Dear Readers: In the early days of this blog, I would share more frequently about my personal life, specifically around raising my children. As the blog evolved and my audience grew, I felt more private about sharing my day-to-day experiences, and also felt a need to protect my sons’ privacy. But now, as I’m entering midlife, I feel called to share a bit about what’s happening in my inner world. This is my next transition, and it’s a big one and a long one. When I turned 43, I felt like I had walked through a portal, much like I felt when I got married and became a mother. Something inside me was turning upside down, and, as always, I needed to write about it in order to make sense of it. 

Everything I’ve learned over the past two decades about transitions is buoying me as I walk through this time. Every tool I teach – how to work with my thoughts and feel my feelings, how to connect with a source bigger than myself – anchors me daily.  It’s not easy, and there have been times in the past couple of years when I have been brought to my knees in fear, but underneath the fear I held the greater context for what’s happening: that I’m being birthed into the next stage of life and groomed to evolve into my next identity as Elder/Wise Woman. It’s the context that settles me and the tools that guide me through. 

The same is true for you: when you learn how to navigate the earlier transitions, the later ones will unfold more gracefully. The principles and practices I teach here on my blog and more deeply in my courses are the ones you will rely upon when you enter the next transitions. So when people who are struggling with relationship anxiety ask me, “Why me? Why don’t other people have to struggle in this way?” I answer, “You’re one of the lucky ones. What you learn now will serve you for the rest of your life and will likely prevent things like postpartum depression and midlife crisis from happening. When you face the challenges early in life with consciousness, you will develop a wisdom that will carry you through in the later decades.”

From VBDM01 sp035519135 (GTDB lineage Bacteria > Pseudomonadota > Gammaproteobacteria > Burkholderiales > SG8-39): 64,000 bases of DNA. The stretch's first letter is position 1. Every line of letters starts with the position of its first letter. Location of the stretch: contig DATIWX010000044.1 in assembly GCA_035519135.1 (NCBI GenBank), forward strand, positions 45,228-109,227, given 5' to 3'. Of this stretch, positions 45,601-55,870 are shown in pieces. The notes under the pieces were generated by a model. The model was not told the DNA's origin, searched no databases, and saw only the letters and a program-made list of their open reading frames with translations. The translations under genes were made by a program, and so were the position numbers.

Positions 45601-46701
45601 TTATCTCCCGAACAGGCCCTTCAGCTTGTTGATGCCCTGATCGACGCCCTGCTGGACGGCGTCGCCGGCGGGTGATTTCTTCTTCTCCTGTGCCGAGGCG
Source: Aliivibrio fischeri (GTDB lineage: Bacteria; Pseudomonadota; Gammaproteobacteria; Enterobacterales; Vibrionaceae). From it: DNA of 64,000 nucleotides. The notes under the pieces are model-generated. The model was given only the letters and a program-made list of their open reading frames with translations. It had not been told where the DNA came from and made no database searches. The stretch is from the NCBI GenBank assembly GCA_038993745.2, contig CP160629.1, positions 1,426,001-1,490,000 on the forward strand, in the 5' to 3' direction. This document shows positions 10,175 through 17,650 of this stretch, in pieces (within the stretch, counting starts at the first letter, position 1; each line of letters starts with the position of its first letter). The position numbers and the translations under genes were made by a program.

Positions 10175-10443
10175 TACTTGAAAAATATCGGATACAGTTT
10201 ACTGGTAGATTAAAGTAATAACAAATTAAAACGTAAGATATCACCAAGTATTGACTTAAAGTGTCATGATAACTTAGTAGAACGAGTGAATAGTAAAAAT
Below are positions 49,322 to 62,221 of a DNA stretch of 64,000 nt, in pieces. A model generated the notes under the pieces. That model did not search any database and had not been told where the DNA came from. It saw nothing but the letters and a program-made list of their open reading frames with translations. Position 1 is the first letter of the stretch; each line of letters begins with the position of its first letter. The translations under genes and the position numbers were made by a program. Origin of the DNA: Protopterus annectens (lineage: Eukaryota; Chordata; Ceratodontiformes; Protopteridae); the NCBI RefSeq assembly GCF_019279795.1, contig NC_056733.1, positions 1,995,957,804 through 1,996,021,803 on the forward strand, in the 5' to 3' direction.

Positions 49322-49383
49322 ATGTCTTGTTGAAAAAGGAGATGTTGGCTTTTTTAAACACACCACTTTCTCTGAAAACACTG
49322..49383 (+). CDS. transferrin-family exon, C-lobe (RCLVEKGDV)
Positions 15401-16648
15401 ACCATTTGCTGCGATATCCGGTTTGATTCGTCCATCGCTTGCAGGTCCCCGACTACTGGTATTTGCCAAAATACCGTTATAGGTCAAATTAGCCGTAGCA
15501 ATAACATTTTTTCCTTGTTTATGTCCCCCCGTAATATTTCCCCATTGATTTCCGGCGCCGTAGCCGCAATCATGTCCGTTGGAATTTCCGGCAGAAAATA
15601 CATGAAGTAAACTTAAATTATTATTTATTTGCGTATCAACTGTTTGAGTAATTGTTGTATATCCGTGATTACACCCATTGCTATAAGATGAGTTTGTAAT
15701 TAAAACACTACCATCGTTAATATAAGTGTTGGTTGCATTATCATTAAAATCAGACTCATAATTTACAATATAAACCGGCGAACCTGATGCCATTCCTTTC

People talk about midlife crisis, but I’m not in crisis; I am body-and-soul-deep in opportunity. What I’m sharing below is an excerpt from a journal entry I wrote last fall and offers a window into what was happening in my psyche at that time. Because midlife extends over many years, perhaps even a decade, the times of soul-shaking earthquake are spread out, which means that the world is turned upside down for a day or week or month and then everything is righted again. If you’re in the midlife transition, perhaps what I’ve shared below will help you navigate this interesting terrain. And if you’re not, you can apply much of what I’m sharing to whatever transition you’re in: engagement, motherhood, and, most especially, the transition of life itself. 

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I’m standing at the beginning of a portal, a long, dark portal that will unfold me into the second half of life. I’ve been standing here for a couple of years now, trembling in the realm of uncertainty, the ground beneath my feet loosening and opening with each step.

Being in transition means acclimating to the fluctuating weather of psyche where one minute I’m under a dark cloud and the next the sun breaks through. My mind wants to attach meaning and stories to the breakthroughs of light so that I can cling onto them and, thus, replicate them; if I understand what causes light I can recreate the light. I need to walk outside every day. I need to sit at the creek every day. I need to meditate every day. These may all be true statements that could, indeed, bring more clarity and light, but they may not, and what I’m noticing now is how desperately my mind wants to find answers so that I can feel okay and find ground.

Standing at the portal of midlife means not feeling okay at times and not knowing why. It means tumbling and shaking and earthquaking into groundlessness, where the foundations of well-being are called into question. I don’t know becomes the dominant phrase that punctuates my soul-searching during these times. What is that symptom about? I don’t know. Why am I awake at the witching hour… again? I don’t know. I can chalk some of it up to hormones, but that’s not all of it. My soul is tumbling through a portal and while it searches for answers along the tunnel walls, clues to help me find my way, it finds none.